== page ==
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Feb 10, 2012

Germany jails Kosovan for life for U.S. airmen murder

FRANKFURT, Feb 10 (Reuters) – A German court found a
Kosovo-Albanian man guilty on Friday of killing two U.S. airmen
in a gun attack at Frankfurt airport in March 2010 and wounding
two others, sentencing him to life in prison.

Arid Uka, a 22-year-old who was raised in Germany, has
confessed to the attack and said he acted after seeing a video
apparently showing U.S. soldiers raping Muslim women.

Feb 1, 2012

German solar groups could thrive on subsidy fears

FRANKFURT (Reuters) – Fears Germany will cap or cut green energy subsidies is boosting demand for solar panels, and uncertainty about the shape of the measures could give the country’s battered solar sector an advantage against Chinese rivals.

Installations of solar panels have boomed in Germany over the last two years due to feed-in tariffs, lavish subsidies utilities are forced to pay by the government to those who generate their own solar power. Ultimately power companies pass on the costs to their customers.

Feb 1, 2012

Analysis: German solar groups could thrive on subsidy fears

FRANKFURT (Reuters) – Fears Germany will cap or cut green energy subsidies is boosting demand for solar panels, and uncertainty about the shape of the measures could give the country’s battered solar sector an advantage against Chinese rivals.

Installations of solar panels have boomed in Germany over the last two years due to feed-in tariffs, lavish subsidies utilities are forced to pay by the government to those who generate their own solar power. Ultimately power companies pass on the costs to their customers.

Jan 24, 2012

Solar crisis triggers Q-Cells debt restructuring

FRANKFURT, Jan 24 (Reuters) – Q-Cells said
it would restructure two convertible bonds and is trying to
agree a partial repayment of a third, as the German solar
company struggles to secure financing following a sector
shakeout that has forced some rivals out of business.

Solar companies in Europe and the United States have been
hit hard by a toxic mix of oversupply, falling prices, low-cost
Asian competition and lower government subsidies on which the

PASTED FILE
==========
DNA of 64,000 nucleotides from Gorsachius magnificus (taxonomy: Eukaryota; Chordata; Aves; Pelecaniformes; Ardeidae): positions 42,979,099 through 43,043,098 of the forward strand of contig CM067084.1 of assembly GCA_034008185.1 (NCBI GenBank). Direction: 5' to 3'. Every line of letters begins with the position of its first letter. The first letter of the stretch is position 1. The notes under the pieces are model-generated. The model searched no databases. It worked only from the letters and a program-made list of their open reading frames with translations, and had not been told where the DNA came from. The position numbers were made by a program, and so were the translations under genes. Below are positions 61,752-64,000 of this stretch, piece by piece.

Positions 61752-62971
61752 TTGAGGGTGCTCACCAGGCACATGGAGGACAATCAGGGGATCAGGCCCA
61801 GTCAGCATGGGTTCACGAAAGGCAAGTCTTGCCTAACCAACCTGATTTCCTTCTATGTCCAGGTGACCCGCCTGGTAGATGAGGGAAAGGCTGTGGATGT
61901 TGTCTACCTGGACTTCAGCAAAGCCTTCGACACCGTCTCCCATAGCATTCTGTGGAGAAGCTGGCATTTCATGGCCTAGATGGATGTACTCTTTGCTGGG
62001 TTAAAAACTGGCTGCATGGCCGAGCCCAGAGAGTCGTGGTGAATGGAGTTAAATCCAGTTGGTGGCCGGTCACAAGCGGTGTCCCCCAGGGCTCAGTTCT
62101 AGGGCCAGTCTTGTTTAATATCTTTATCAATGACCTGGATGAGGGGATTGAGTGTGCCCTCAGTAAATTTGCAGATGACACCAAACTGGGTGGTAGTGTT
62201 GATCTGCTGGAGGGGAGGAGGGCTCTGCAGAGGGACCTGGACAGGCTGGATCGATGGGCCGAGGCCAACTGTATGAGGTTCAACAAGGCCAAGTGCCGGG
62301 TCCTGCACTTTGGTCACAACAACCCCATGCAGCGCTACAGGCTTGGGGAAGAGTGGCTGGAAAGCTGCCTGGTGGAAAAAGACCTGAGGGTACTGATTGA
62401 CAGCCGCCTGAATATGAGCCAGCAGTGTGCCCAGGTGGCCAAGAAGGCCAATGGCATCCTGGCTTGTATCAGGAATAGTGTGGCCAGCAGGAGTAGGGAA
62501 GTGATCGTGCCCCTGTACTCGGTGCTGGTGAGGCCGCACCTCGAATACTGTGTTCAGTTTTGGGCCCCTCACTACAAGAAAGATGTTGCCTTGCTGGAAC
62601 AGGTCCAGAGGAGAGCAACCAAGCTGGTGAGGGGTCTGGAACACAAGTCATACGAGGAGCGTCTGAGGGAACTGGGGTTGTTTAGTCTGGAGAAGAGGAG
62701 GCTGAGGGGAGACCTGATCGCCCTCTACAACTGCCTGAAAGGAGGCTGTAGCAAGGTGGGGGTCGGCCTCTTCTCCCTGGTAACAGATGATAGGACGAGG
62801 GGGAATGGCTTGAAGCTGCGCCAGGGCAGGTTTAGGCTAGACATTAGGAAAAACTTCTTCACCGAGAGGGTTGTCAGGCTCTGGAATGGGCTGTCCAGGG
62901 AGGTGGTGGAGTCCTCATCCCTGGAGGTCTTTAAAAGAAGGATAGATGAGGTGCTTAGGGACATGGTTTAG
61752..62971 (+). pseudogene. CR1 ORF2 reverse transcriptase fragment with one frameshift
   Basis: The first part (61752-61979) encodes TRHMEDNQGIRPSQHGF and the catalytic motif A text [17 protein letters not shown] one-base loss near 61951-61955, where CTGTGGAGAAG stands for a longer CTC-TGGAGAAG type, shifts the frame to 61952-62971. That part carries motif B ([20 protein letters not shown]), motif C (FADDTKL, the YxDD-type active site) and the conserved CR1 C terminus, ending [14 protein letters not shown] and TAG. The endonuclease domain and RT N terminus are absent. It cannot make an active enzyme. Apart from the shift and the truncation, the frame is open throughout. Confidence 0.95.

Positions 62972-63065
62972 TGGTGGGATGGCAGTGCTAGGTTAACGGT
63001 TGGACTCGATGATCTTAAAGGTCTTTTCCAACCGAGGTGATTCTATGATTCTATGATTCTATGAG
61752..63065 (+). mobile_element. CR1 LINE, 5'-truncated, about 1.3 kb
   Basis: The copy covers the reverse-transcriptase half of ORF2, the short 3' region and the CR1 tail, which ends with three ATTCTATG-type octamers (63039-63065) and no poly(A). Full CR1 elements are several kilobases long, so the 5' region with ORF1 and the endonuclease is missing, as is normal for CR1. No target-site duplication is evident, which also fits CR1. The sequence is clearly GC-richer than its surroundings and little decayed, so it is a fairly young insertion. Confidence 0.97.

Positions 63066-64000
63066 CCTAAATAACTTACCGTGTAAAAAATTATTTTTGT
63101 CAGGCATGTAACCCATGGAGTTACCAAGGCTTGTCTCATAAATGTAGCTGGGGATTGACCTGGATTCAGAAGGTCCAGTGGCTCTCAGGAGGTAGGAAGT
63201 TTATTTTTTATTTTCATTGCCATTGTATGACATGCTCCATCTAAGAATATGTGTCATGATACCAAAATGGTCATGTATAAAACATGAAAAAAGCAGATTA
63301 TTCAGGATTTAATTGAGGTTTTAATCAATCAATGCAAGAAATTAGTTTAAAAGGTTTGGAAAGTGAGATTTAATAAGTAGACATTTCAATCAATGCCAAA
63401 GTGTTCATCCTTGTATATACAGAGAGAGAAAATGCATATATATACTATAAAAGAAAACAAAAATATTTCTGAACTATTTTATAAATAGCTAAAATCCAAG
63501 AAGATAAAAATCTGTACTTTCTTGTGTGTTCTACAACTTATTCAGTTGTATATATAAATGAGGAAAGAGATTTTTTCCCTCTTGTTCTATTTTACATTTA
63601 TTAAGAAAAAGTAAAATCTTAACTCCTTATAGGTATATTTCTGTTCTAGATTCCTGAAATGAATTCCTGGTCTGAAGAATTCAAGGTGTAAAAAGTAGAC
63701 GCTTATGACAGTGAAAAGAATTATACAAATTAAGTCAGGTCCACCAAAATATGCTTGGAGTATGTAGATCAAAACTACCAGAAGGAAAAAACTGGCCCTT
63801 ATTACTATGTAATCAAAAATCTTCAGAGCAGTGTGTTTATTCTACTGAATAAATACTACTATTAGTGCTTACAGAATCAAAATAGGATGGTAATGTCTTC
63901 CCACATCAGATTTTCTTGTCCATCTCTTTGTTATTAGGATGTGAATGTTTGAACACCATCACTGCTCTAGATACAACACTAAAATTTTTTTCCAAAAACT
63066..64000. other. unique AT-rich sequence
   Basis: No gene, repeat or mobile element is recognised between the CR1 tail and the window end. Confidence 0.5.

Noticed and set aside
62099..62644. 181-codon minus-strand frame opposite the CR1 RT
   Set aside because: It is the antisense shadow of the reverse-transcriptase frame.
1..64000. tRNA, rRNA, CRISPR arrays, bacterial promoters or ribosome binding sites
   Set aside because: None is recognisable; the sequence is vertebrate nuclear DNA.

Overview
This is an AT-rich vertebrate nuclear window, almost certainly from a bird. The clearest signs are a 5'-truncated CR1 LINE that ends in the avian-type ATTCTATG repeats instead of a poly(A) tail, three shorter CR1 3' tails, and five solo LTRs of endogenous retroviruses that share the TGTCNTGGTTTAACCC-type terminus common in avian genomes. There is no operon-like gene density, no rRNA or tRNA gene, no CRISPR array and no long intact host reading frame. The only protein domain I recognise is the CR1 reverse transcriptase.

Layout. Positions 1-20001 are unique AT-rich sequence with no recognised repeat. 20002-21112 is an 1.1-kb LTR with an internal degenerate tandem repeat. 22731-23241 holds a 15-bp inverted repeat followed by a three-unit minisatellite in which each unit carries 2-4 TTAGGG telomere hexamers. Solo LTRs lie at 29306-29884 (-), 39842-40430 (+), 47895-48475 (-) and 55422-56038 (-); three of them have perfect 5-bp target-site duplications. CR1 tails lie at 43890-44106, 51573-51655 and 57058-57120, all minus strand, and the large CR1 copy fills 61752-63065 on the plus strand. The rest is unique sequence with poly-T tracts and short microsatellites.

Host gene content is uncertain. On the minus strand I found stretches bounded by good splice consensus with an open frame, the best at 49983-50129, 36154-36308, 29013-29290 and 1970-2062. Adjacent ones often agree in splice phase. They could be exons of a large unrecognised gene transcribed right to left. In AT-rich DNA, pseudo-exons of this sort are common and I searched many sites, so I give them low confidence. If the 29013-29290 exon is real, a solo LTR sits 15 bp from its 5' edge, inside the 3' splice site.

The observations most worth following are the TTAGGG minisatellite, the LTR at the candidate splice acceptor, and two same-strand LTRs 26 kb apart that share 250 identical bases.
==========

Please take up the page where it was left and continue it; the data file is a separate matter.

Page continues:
industry still depends.

Jan 19, 2012

Pressure mounts on German government over energy shift

BERLIN, Jan 19 (Reuters) – Having signalled that
Germany is getting out of nuclear, the government needs to map
out further steps to make the switch work, energy executives
said on Thursday.

“The energy shift is a political decision without a
technical concept behind it,” said Stephan Reimelt, chief
executive of GE Energy Germany. “I am very worried about time
running out.”

Jan 18, 2012

Siemens says German energy sector needs 1.7 trln euros

BERLIN, Jan 17 (Reuters) – Germany’s exit from nuclear
power could cost the country as much as 1.7 trillion euros

($2.15 trillion) by 2030, or two thirds of the country’s GDP in
2011, according to Siemens (SIEGn.DE: Quote, Profile, Research), which built all of
Germany’s 17 nuclear plants.

Jan 18, 2012

German shift from nuclear a Herculean task -execs

BERLIN, Jan 18 (Reuters) – Progress in Germany’s
energy shift away from nuclear power is painfully slow, hampered
by what energy sector executives say are inadequate incentives
and a lack of strong investors, suggesting it will be Herculean
task.

Germany, prompted by the March 11 earthquake and tsunami
last year that caused a disaster at Japan’s Fukushima plant,
decided to abandon nuclear power by 2022, leaving a large energy
gap to fill.

Jan 17, 2012

Exclusive: Siemens puts €1.7 trillion price tag on nuclear exit

FRANKFURT (Reuters) – Siemens (SIEGn.DE: Quote, Profile, Research, Stock Buzz) expects Germany’s exit from nuclear power to cost the country up to 1.7 trillion euros ($2.15 trillion) by 2030, the head of its energy business said.

“We have calculated that between 1,400 billion and 1,700 billion will have to be invested in the German energy sector over the next 20 years,” Siemens board member Michael Suess, in charge of the company’s Energy Sector, told Reuters.

Jan 17, 2012

Exclusive – Siemens puts 1.7 trillion eur price tag on

FRANKFURT (Reuters) – Siemens (SIEGn.DE: Quote, Profile, Research) expects Germany’s exit from nuclear power to cost the country up to 1.7 trillion euros (1.40 trillion pounds) by 2030, the head of its energy business said.

“We have calculated that between 1,400 billion and 1,700 billion will have to be invested in the German energy sector over the next 20 years,” Siemens board member Michael Suess, in charge of the company’s Energy Sector, told Reuters.

Jan 17, 2012

Germany’s utilities must learn to get smaller

FRANKFURT (Reuters) – Germany’s super-sized utilities need to reinvent themselves over the coming years, as a government-ordered nuclear exit forces them to reduce dependency on their home market, sell assets and rejig their energy portfolios to become more competitive.

Germany’s fast-track decision to phase out nuclear power following the Fukushima disaster last March raised prospects that the country’s energy mix would quickly become greener.

    • About Christoph

      "I'm responsible for the coverage of German renewable companies, mainly solar, at Reuters News. Previously, I have worked as a correspondent at Thomson Financial News, covering German technology and construction companies."
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